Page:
When a young person dies, we try to make sense of this seemingly senseless act. We develop a narrative for this Tragedy — capital “T,” as in Shakespearean Tragedy — that will align the facts into a kind of coherence we can live with. We borrow story lines from the Bible or other religious texts, novels and plays, in order to draw comfort — someone has passed this way before — and to fend off the awful randomness of fate.
In the case of 29-year-old Karin Roesle, who died in August, the tale invoked is Lazarus, who, according to the Bible, was brought back to life by Jesus four days after his death.
“Some of you may not have known Karin’s Lazarus story,” the Rev. Mike Angell told mourners at St. John’s Church, Lafayette Square, as he delivered the homily at her memorial service Aug. 30. “Karin’s Lazarus story, her coming back from the brink of death, was not something she announced, not an achievement she touted. Karin did not often dwell on her return to life with her words. To borrow a phrase from Parker Palmer, ‘She let her life speak.’ ”
Indeed, Roesle traveled to the brink of death and back several times. And, like Lazarus, she owed her life quite literally to the intervention of one man, a complete stranger.
When Roesle died, her parents, Charlie and Carol Roesle, 65, notified friends, family and church members in the Severna Park community. Then, Carol did something out of the ordinary. She e-mailed a man living in Germany whom she had never personally met: “I want to thank you for the last 11 years that we had with her, thanks to you,” Carol wrote to Daniel Schubert three days after her daughter’s death. “Charlie and I are so grateful for the gift of your bone marrow. She was a very special girl.”
Eleven years ago, when Karin Roesle was a 17-year-old senior at Severna Park High School, she came home with bruises on her arms. She was on the flag team, and at first Carol thought that perhaps her daughter had bumped herself with a pole. But the bruises spread, and a doctor diagnosed leukemia. “My first reaction was, ‘You must have the wrong person,’ ” Carol recalled.
Karin underwent radiation and chemotherapy at Johns Hopkins Hospital, but because of a genetic variation, she would need a bone marrow transplant to survive. In the next few months, as her parents scrambled to locate a match, Karin grew sicker and lapsed into a coma.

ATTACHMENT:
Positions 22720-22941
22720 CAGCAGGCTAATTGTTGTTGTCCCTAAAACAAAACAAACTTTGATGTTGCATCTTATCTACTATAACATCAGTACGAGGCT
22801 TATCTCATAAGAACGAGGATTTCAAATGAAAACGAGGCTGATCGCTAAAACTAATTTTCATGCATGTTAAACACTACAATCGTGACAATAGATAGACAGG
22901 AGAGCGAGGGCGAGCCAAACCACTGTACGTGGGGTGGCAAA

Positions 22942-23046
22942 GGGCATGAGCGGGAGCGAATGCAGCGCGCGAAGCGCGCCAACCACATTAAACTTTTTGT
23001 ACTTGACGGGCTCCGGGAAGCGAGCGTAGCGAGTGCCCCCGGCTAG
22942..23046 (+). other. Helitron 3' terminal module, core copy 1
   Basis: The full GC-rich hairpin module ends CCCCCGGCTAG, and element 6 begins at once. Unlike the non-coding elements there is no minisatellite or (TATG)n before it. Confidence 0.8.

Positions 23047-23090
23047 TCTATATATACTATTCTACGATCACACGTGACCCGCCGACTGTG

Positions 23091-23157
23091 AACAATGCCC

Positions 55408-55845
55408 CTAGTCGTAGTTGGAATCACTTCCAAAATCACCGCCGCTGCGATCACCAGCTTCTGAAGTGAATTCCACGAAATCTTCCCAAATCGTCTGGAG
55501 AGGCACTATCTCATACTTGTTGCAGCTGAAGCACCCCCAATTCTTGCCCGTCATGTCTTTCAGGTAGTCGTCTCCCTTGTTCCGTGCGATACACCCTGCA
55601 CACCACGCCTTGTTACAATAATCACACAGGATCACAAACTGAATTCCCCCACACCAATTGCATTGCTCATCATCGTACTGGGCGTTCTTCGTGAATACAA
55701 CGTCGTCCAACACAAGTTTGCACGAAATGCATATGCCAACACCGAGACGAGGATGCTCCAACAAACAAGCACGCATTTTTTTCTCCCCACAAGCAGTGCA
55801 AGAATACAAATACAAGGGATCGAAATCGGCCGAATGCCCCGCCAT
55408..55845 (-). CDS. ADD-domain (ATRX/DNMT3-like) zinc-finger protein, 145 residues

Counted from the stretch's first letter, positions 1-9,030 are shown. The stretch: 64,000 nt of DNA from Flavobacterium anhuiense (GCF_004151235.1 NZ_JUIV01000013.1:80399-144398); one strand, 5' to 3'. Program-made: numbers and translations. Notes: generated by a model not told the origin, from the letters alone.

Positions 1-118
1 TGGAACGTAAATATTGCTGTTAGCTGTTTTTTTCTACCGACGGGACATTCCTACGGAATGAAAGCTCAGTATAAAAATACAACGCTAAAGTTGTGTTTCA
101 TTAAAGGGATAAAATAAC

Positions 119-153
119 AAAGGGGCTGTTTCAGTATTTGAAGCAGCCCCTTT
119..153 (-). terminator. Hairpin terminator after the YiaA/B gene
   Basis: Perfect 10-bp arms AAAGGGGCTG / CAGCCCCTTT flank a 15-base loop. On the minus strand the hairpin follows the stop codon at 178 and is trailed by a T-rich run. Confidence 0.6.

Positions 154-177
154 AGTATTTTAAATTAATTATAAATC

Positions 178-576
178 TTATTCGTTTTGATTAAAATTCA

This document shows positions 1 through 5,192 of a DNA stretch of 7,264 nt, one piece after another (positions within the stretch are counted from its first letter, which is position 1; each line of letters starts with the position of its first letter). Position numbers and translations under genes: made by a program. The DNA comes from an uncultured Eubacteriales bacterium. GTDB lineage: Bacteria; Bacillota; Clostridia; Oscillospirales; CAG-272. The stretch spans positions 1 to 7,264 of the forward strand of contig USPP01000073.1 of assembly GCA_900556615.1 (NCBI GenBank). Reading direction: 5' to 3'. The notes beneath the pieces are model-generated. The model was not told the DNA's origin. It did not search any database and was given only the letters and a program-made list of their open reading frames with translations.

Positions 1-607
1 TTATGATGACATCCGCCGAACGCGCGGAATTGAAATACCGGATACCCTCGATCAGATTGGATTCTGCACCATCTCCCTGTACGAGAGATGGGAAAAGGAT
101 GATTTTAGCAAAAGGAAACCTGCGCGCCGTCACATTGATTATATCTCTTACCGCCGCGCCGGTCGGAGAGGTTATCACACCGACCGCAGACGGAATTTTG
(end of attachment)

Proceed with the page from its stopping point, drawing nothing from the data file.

Fortunately, a bone marrow donor registry found a potential match. Unfortunately, the “match” had outdated contact information. Carol and Charlie paid an investigator to find Schubert, who was living in Germany.
The Roesles would not learn Schubert’s name for two years, because of protocols governing bone marrow transplants. By the time they did, Karin was a happy sophomore at the College of William and Mary. They wrote to Schubert thanking him, but Karin, curious, wanted to do more.
When her roommate, Elizabeth Anne Laningham Bellamy, spent a semester abroad in Salzburg, Austria, Roesle went to visit her and detoured across the border to Germany. Laningham Bellamy recalled that Roesle really wanted to ask Schubert why he decided to help her. Schubert and his wife explained “that when the opportunity was presented to them to possibly save a life, they felt like they had to try.’’
That stuck with Roesle.
She increased her involvement in her college’s bone marrow drive. And when she graduated, she continued to volunteer for cancer organizations and lent a hand with youth groups at her church. Twice, she went to New Orleans to help rebuild in Hurricane Katrina’s aftermath. And she wasn’t shy about occasionally strong-arming others into doing the right thing. One of her friends, Catherine Sawyer, had registered to be a potential bone marrow donor after meeting Roesle during her freshman year of college. Four years later, Sawyer learned that she was one of three potential matches for a young man. “I was instantly scared and nervous,” Sawyer recalled in an e-mail.
On the phone with Roesle, Sawyer equivocated, mentioning logistical impediments.
Roesle dismissed the obstacles. “You don’t have a choice,” she said emphatically.
It may have been implied, but neither friends nor family members ever heard Roesle, who worked for the accounting firm KPMG, talk about the motivation behind her extensive volunteer work.
For her part, Carol Roesle speculates that her daughter’s experience with leukemia and the 100 days she spent in the hospital made her understand the stakes in a way that is foreign to most young people. “I just have the feeling that she was always doing something because maybe she knew she didn’t have all the time in the world,” Carol says.
A decade after her successful bone marrow transplant, Karin developed a brain tumor, likely because of the radiation she had been subjected to as she battled leukemia. Doctors’ efforts to treat the tumor were unsuccessful.
“Karin understood that she was given an abundance of life, the gift of extra years,” Angell reminded mourners that day in August. “But Karin understood that the gift was not just for her. Karin understood that she had been given an abundance of life, and she got busy giving that abundance away.”